President Donald Trump, the indispensable salesman for the GOP’s hopes to repeal and replace Obamacare, still can win. But he’ll have to clear hurdles in every direction.
To amass a House majority for Speaker Paul Ryan’s proposal, the White House can only lose 21 of their members on a floor vote. Trump faces two competing blocs of intra-party opposition, whose goals are in direct conflict.
On one side are 23 Republicans holding House seats in districts Hillary Clinton won last November. They want more generous benefits than the current version of the bill provides.
Some of them, including Darrell Issa of California, Peter Roskam of Illinois, and Ileana Ros-Lehtinen of Florida, have voiced reservations publicly. For this group, the Congressional Budget Office analysis projecting that 24 million fewer Americans will have health insurance by 2026 has created intensifying political pressure.
On the other side is a larger group of staunch conservatives who complain that Ryan’s bill is too generous, with tax credits that create a new entitlement program amounting to what they call “Obamacare-lite.” Leaders of the House Freedom Caucus, such as Mark Meadows of North Carolina and Jim Jordan of Ohio, have expressed sharp criticism.
Either group, by voting as a bloc, could sink the health-care bill.
In the Senate, Trump needs to hold 50 of 52 Republicans. That would allow Vice President Mike Pence to break a tie in the administration’s favor.
There, he faces similar dynamics as in the House. Some of the most ideological Senate conservatives, such as Mike Lee of Utah and Rand Paul of Kentucky, have blasted the House bill as enshrining big government.
At the same time, senators representing states where Obamacare has extended coverage to large numbers of low-income whites have also expressed reservations about insurance losses under the House bill. They include Tom Cotton of Arkansas, Shelley Moore Capito of West Virginia, Rob Portman of Ohio, and Susan Collins of Maine.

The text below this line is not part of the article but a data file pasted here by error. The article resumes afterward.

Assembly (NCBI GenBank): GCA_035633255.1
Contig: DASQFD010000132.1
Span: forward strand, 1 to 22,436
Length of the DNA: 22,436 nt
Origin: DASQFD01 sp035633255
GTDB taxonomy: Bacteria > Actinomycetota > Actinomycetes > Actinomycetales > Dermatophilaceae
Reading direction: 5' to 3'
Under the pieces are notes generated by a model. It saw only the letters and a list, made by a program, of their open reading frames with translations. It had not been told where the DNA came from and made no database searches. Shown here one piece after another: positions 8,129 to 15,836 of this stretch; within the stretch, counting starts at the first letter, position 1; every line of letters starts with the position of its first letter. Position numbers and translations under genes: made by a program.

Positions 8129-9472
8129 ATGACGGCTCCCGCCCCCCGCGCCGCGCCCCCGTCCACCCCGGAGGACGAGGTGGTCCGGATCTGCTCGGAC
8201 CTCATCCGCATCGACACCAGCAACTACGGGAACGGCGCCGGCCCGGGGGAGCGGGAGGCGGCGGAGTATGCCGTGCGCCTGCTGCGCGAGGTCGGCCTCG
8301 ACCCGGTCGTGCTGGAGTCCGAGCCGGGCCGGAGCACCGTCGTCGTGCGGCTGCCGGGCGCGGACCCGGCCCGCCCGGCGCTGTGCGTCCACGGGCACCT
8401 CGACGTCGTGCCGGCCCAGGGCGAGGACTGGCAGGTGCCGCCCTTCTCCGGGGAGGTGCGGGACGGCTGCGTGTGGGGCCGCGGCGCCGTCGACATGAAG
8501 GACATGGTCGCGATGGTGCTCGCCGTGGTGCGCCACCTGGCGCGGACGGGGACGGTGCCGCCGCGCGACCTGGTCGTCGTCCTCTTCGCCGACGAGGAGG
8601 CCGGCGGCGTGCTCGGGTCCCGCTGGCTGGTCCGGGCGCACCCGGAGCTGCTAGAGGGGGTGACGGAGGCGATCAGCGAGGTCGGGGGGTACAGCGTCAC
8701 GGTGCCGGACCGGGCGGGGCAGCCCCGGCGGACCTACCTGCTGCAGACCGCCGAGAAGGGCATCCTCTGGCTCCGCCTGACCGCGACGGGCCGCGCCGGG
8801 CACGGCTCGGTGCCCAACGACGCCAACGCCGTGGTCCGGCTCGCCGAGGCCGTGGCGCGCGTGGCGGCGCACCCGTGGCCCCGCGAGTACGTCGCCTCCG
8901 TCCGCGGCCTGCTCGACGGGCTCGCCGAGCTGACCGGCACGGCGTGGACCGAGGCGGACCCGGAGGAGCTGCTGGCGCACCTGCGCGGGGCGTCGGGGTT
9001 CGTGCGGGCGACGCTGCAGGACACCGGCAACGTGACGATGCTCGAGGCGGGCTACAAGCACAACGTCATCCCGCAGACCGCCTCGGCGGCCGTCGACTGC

Trump holds one powerful advantage in the attempt to overcome those divisions. Party unity in Congress has strengthened dramatically in recent years. The president remains highly popular among rank-and-file Republican voters who for years have rallied behind promises from party leaders to repeal Obamacare. If the president and GOP leaders make an urgent case that enacting the House bill is vital to preserving Republican majorities in 2018 and beyond, history suggests they have decent chances of whipping House and Senate majorities in line.
Yet that strategy depends on unity at both ends of Pennsylvania Avenue. Glimmers of doubt about that unity have started to emerge.
The White House has resisted identifying the House proposal as “Trumpcare,” preserving narrow but unmistakeable distance from Ryan. Breitbart.com, the website formerly run by chief White House strategist Steve Bannon, calls it “Ryancare” in critical articles. The site also reminded readers this week of Ryan’s announcement to colleagues last fall that he would no longer defend candidate Trump against Democratic attacks.
A different warning has also emerged in conservative media: Health care could become a political quagmire, siphoning energy from more promising endeavors such as tax reform to boost economic growth.
The health-care debate “has become mind-numbingly complicated,” wrote the influential commentator Byron York in the Washington Examiner. “And perhaps the answer to all those questions is one simple sentence: Republicans are working on the wrong thing.”
If the president disagrees, he will need to make that emphatically clear — and soon. As in the March Madness basketball tournament that begins this week, chances for Republican victory on health care depend on the coach calling the play and the players following his lead.